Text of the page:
The City of Peterborough says it’s facing a critical shortage of low-income, affordable housing.
“We are at a crisis point,” said Rebecca Morgan Quin, the city’s manager of housing. “We have not enough housing for the folks who need it the most.”
That includes those displaced following the closure of the Warming Room homeless shelter in July. Many turned to tenting on municipal and county parks, forming a so-called “tent city” at Victoria Park across from City Hall.
“You want a place to live — and not a bad place to live — you’re going to have to split it three or four ways, because it will bring down the cost,” said Dwyane Duguay, one of about 40 people tenting at Victoria Park.
“But there are not a lot of people who want to do that.”
Rents in Peterborough average from $525 for a one bedroom in a house to $1,100 for a one-bedroom apartment. The city admits it has its work cut out to address its housing issues.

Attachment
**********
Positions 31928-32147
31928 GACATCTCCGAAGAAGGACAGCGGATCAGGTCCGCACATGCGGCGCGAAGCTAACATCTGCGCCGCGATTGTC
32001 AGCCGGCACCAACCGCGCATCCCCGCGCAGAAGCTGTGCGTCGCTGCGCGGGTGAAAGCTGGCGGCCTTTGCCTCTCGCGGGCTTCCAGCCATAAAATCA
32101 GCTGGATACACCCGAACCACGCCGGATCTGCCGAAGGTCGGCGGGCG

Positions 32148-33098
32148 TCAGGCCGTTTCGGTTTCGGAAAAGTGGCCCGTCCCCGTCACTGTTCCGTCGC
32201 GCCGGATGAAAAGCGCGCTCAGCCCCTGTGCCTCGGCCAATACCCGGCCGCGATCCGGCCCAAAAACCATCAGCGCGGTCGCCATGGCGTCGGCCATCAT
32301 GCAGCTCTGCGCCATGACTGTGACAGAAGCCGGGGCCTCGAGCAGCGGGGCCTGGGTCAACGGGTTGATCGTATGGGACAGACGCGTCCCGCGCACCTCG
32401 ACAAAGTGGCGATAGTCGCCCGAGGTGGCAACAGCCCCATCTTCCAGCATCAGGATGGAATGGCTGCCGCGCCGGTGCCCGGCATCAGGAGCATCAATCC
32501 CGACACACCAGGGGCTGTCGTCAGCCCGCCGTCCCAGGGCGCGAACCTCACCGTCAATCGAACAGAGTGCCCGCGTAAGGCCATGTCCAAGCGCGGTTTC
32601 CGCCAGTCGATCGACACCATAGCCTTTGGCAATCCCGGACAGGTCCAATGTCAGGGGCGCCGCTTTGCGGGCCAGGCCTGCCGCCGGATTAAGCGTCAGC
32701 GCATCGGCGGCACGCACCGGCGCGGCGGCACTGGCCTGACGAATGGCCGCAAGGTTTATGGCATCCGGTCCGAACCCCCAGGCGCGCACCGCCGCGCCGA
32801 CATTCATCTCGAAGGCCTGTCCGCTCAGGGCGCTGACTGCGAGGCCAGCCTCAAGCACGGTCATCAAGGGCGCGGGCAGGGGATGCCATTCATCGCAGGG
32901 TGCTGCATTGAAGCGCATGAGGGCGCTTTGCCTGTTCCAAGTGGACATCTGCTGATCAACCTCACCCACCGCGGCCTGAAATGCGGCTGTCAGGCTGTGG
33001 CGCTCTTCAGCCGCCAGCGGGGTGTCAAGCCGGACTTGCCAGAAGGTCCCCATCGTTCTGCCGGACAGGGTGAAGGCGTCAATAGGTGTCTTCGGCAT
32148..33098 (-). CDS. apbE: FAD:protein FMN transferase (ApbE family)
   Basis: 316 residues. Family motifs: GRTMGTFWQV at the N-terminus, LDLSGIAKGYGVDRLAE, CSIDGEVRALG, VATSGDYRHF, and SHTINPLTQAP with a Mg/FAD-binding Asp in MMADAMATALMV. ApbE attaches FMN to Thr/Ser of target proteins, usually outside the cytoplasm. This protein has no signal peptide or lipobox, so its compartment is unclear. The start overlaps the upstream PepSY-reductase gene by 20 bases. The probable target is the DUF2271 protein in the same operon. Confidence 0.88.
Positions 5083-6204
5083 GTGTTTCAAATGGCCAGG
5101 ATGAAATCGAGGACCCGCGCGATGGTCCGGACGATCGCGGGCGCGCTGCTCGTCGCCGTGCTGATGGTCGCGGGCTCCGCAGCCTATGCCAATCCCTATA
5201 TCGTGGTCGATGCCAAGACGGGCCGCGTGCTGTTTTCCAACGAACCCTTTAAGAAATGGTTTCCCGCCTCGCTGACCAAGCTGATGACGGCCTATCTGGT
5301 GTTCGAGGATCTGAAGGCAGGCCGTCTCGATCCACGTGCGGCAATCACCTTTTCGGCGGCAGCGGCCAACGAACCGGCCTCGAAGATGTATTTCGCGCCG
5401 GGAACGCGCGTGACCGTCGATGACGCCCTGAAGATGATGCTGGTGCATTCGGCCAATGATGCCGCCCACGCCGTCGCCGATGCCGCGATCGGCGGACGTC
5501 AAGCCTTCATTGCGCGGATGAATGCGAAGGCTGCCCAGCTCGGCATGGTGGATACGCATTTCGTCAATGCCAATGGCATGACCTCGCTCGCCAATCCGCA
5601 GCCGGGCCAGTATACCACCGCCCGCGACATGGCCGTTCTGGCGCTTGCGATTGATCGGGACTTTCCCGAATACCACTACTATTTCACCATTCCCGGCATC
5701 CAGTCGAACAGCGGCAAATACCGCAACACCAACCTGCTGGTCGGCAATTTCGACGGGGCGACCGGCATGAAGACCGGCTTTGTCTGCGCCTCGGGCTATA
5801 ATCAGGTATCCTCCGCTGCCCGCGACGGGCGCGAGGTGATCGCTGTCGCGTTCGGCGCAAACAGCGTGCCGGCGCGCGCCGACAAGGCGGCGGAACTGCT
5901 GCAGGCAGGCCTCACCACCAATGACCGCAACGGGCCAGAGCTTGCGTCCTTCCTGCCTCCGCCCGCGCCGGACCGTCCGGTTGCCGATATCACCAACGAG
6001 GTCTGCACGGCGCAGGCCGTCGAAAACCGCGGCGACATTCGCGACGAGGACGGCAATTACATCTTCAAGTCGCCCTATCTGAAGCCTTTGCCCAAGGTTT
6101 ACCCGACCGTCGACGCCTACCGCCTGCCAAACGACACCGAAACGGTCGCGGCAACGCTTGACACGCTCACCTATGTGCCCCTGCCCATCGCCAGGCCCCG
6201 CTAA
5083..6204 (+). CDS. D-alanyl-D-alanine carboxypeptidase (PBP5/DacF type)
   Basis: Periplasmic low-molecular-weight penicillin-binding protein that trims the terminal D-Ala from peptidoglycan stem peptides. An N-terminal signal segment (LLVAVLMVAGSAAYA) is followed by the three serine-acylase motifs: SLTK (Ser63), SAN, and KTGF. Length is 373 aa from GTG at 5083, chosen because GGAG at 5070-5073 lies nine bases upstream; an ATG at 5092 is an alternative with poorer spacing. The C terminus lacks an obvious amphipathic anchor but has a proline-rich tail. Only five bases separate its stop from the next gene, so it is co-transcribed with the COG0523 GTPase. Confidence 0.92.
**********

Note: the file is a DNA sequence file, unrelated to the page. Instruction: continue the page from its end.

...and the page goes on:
“We have staff who are working on this, trying to locate, trying to make relationships with landlords to try to increase the possibility of moving some of these folks into housing,” said Quin.
Dan Hennessy, who was the executive director of former Carol’s Place drop-in centre for the homeless (which closed in mid-December), says the city needs to change its approach to housing.
“Social services need to get serious about affordable housing,” he said. “Like not 80 per cent of market rent but they need to get rent-geared-to-income housing.”
Morgan Quin admits there’s not enough rental construction to meet the demands of future growth in the city. She agrees the city needs to get creative to find solutions.
“We need to find if there are chosen families, chosen households that people may be willing to look at sharing space,” she said. “And how can we facilitate that, how can we support that.”
The current vacancy rate in the city is currently about 1 per cent, the lowest in the province, the city says.
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